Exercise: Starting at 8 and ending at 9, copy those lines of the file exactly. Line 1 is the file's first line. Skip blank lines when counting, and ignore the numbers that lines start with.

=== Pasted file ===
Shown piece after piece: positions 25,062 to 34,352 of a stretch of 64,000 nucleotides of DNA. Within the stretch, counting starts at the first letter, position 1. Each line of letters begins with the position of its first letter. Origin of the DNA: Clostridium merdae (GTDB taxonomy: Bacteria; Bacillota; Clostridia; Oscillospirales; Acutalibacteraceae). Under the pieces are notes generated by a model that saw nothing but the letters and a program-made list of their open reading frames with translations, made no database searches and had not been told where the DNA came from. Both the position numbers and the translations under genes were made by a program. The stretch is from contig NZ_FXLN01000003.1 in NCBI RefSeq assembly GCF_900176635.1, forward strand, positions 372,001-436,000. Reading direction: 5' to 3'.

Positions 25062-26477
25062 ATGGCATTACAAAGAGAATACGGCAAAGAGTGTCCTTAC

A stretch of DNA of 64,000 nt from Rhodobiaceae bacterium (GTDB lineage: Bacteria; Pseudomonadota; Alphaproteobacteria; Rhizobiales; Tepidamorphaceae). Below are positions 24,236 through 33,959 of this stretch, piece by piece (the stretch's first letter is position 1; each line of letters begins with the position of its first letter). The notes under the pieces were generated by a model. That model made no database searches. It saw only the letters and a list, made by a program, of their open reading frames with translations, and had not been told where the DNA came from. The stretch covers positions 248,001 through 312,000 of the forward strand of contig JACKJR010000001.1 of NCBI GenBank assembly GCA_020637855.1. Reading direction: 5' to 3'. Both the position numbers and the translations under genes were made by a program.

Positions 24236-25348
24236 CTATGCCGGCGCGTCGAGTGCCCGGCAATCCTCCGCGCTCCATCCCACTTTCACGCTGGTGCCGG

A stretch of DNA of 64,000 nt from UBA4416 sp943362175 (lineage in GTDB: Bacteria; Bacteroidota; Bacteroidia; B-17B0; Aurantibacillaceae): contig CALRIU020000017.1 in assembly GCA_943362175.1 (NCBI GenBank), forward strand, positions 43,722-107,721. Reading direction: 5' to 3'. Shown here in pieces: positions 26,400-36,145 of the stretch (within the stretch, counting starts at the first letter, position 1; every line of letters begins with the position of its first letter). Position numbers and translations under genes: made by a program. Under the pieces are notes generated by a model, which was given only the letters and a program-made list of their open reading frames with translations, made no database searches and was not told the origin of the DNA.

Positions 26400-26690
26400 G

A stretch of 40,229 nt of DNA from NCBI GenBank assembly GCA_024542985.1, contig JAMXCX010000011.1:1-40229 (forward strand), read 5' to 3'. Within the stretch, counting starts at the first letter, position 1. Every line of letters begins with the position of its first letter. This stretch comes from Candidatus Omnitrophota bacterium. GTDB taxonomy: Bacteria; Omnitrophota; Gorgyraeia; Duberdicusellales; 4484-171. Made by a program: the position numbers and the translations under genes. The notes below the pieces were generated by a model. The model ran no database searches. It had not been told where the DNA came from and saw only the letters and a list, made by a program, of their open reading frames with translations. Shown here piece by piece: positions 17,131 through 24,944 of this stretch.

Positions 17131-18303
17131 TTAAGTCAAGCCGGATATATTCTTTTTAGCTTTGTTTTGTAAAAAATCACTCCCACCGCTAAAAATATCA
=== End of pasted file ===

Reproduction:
Positions 26400-26690
26400 G